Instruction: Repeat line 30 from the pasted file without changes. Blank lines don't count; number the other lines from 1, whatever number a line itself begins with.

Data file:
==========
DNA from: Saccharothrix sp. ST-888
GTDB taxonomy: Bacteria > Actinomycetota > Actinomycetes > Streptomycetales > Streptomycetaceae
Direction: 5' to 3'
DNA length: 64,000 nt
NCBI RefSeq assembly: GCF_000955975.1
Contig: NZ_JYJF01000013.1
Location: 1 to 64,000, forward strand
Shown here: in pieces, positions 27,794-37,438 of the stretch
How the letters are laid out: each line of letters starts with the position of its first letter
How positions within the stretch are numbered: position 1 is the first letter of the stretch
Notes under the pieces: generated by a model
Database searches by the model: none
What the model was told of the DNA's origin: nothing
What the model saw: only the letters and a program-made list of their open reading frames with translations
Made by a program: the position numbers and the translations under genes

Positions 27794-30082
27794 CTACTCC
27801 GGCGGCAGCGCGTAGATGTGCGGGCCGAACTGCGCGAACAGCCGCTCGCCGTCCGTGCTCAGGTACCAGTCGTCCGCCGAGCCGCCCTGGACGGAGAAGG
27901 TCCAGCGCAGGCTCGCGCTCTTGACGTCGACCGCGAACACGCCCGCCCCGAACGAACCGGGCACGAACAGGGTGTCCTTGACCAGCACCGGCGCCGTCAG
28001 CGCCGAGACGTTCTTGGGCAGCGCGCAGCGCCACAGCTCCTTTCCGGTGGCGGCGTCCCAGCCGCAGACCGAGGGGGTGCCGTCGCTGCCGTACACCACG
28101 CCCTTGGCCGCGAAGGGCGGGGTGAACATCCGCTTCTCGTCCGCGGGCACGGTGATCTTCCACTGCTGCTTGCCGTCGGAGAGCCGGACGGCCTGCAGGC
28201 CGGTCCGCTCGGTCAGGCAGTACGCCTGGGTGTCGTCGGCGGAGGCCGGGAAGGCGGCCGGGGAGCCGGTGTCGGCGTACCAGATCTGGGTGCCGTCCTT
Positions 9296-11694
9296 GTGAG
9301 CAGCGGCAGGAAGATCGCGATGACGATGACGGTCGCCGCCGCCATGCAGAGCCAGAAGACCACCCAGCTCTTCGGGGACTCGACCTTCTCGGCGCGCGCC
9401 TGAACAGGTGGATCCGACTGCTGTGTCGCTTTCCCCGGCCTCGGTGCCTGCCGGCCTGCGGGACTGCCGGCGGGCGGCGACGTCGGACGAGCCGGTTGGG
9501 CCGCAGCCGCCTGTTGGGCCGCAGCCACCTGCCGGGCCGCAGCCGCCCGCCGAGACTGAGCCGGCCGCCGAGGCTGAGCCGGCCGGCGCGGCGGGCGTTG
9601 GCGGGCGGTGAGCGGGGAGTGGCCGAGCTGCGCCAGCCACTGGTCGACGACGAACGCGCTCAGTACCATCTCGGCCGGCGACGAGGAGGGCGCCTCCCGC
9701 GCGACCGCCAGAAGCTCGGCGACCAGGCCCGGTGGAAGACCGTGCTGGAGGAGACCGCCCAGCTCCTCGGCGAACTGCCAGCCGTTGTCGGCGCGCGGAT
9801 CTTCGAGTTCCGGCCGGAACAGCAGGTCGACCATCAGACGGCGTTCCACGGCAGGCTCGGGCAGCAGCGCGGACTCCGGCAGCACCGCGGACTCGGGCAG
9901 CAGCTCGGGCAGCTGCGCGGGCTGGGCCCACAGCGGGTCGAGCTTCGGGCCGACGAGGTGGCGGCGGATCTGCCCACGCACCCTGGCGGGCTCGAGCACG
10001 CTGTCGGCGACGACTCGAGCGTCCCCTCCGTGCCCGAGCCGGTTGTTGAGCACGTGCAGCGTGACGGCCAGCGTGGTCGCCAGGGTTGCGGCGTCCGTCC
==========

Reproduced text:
9801 CTTCGAGTTCCGGCCGGAACAGCAGGTCGACCATCAGACGGCGTTCCACGGCAGGCTCGGGCAGCAGCGCGGACTCCGGCAGCACCGCGGACTCGGGCAG